Perimenopause

Generally woman in their late 30s to mid-40s, start to experience one or several physical, mental and emotional symptoms that seem like menopause quite a long time before they actually reach it. During this decade-long transition, which is also known as Perimenopause – hot flashes, night sweats, weight gain and mood swings can become unbearable across all sections of women.

Menopause, which theoretically begins 12 months after the last menses – is defined as a time when a woman’s estrogen and progesterone levels fall off prematurely. It is during perimenopause that the body braces itself up for this change with fluctuations in hormones that cause the menstrual cycle to match up with this change, usually shortening from one period to the next, though any and all changes in the cycle are possible.

On the other hand, Perimenopause is a normal process. But in order for a women’s body to continue producing adequate hormones levels, a woman is highly advised to be healthy going in–physically, emotionally, spiritually as well as situationally.

After all her future depends not only on the health of her physical body, but also on her nonphysical support system. Because perimenopause typically occurs at the midpoint of a woman’s life, it brings a perfect opportunity to take control of the situation and make sure that you’re doing everything you can to stay healthy and fit.

The symptoms of perimenopause vary according to different individualistic composition of hormone patterns. They can be as individualistic and unpredictable as one’s fingerprints. The factors affecting perimenopause – include – menstrual irregularities, hot flashes, night sweats, vaginal dryness and thinning, skin changes, fatigue, decreased libido, mood swings, weight gain, depression, anxiety, changes in memory and cognition, sleep disturbance, hair loss on head, acne, heart palpitations, nausea, headaches, facial hair growth, urinary tract infections and the onset of bone loss and cholesterol changes.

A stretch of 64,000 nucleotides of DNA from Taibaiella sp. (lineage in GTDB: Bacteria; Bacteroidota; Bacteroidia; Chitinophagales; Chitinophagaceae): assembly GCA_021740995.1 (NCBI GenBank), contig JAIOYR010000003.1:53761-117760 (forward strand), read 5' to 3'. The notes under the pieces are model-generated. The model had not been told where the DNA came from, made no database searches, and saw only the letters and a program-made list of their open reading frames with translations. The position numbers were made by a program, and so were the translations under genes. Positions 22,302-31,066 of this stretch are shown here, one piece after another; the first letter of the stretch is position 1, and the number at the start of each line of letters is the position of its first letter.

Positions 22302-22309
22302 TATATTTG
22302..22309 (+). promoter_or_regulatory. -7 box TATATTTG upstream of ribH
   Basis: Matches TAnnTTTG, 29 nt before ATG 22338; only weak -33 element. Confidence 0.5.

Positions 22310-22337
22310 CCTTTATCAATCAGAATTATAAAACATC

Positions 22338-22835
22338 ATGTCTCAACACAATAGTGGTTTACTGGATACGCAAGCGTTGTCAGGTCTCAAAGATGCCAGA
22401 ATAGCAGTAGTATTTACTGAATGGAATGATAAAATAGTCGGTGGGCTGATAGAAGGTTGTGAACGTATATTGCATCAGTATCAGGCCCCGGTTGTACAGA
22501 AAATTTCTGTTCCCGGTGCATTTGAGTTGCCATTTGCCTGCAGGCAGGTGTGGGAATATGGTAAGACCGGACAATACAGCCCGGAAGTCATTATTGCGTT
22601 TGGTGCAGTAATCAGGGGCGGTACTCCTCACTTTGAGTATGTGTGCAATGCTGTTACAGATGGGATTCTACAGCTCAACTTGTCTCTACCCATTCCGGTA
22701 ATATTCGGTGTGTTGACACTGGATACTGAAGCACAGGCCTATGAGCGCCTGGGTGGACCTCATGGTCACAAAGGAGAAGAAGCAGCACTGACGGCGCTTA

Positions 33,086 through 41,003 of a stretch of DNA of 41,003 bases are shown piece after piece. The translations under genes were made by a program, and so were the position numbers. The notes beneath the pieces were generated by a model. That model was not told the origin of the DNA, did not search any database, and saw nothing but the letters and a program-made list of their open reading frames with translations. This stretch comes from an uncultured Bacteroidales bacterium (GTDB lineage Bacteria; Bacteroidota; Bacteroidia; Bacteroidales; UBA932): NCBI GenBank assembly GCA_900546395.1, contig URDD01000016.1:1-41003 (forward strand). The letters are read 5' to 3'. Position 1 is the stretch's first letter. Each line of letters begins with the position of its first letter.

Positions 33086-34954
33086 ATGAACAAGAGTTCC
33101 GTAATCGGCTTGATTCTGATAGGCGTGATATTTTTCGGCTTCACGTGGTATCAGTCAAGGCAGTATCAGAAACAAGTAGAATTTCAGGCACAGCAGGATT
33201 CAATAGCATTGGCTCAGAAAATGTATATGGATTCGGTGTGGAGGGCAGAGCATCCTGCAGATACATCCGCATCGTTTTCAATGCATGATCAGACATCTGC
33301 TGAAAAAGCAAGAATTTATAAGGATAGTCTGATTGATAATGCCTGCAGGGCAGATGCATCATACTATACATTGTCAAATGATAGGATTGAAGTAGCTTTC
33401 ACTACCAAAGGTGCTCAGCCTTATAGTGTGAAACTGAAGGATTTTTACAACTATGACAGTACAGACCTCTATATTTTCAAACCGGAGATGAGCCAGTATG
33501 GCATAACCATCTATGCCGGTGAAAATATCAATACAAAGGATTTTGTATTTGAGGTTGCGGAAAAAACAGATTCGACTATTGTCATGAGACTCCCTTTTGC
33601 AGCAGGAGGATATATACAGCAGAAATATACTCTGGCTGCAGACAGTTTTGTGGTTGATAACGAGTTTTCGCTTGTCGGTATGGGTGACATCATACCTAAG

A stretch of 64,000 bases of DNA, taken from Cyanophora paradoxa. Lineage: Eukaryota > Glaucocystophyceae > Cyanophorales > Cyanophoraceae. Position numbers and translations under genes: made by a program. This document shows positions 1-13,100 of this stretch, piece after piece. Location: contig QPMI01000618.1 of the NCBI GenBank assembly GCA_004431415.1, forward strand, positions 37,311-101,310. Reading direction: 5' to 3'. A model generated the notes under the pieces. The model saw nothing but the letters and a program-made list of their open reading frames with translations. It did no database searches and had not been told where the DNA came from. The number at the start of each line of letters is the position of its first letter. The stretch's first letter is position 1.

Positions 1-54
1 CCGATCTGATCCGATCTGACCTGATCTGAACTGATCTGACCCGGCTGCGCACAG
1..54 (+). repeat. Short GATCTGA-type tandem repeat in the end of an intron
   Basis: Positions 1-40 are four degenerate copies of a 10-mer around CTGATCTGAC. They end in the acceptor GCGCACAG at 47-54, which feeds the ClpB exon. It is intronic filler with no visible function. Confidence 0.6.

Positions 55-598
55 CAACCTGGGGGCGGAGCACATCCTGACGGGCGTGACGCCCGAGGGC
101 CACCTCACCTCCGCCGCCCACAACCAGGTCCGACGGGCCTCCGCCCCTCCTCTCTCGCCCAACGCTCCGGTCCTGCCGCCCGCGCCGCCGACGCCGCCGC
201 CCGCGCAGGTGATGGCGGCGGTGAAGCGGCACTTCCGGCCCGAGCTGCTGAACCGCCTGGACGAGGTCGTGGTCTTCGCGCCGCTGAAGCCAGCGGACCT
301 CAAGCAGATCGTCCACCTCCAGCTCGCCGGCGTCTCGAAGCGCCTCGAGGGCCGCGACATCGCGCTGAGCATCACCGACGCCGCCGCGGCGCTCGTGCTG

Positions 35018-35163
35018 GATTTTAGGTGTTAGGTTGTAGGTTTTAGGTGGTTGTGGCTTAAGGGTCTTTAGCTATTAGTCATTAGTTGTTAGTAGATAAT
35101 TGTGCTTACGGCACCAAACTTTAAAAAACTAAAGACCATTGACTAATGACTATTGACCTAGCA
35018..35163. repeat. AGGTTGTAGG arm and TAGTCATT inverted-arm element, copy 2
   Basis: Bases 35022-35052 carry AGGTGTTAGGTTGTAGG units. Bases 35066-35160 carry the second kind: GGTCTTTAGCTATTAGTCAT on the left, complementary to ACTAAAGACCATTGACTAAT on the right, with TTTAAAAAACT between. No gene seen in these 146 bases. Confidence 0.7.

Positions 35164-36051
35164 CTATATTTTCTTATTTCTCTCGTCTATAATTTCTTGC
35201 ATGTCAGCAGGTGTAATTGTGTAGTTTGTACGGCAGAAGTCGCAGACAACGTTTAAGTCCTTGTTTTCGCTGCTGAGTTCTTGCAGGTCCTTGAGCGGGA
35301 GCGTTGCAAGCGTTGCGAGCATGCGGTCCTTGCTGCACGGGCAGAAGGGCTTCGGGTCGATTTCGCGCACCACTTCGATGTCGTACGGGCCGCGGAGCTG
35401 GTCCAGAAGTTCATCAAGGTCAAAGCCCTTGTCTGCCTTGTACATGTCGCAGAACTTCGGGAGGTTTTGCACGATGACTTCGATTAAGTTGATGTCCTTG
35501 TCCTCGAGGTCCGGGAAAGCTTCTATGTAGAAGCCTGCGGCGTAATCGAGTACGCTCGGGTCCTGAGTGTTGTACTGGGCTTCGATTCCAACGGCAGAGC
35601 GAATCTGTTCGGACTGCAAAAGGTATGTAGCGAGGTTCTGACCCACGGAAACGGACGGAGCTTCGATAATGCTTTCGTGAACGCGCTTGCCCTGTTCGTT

Initially, symptoms can sway between indirect and seldom to overt and daily. They can be mild, moderate or severe. It is interesting to note that while some women experience only slight changes, others have variating problems over time.

Beyond these hormonal shifts, there are two major physiological changes that take place during perimenopause– an increase in cholesterol and triglyceride levels and a decrease in bone mineral content. Ideally, before these changes occur, woman should have baseline tests (and determine risk) for osteoporosis and cardiovascular disease.

It is advisable that a woman should also be eating a low-fat, plant-based diet, exercising regularly and making sure to get enough vitamins, minerals and other nutrients in your diet.

Additionally, you’ll need to consult with your doctor about whether you should use phytoestrogens (plant hormones) and natural hormones or consider going the route of conventional hormone replacement therapy instead.

Here are some of the dos that a woman should look forward to –

– Add the magic of Soy to your diet, because the isoflavones in soy have natural estrogenic effects, adding it to your diet can decrease hot flashes, regulate the menstrual cycle, stabilize bone density and reduce cholesterol. One can go for 25 grams of soy protein a day from soy milk or soy powders.

– Including more nuts, seeds and especially flaxseed oil and vegetable oils in your diet helps reduce calcium loss and improve its absorption, as well as protect against cancer, heart disease and hormone-related problems like with the hair, skin and nails.

– When it comes to reducing menopausal symptoms, black cohosh has been shown to reduce a variety of menopausal symptoms while ginseng can help reduce hot flashes, decrease vaginal dryness, increase energy and improve your mood. Red clover, which contains isoflavones, decreases the frequency and severity of hot flashes and night sweats. Many of these plants are available in special “women’s formulas” and can be taken as teas, tinctures or capsules.

Transdermal skin creams that provide small, steady doses of progesterone to balance fluctuations in estrogen are also good. They are very effective in treating hot flashes and night sweats, and may help with mood swings, vaginal dryness, headaches and regulating the menstrual cycle.

It is highly advisable to avoid hot drinks, salt, alcohol and spicy foods if you have hot flashes–they aggravate the symptoms, as do smoking, stress, sleep deprivation, a sedentary lifestyle and poor dietary habits.

Leave a Reply

Your email address will not be published. Required fields are marked *


eight − = 6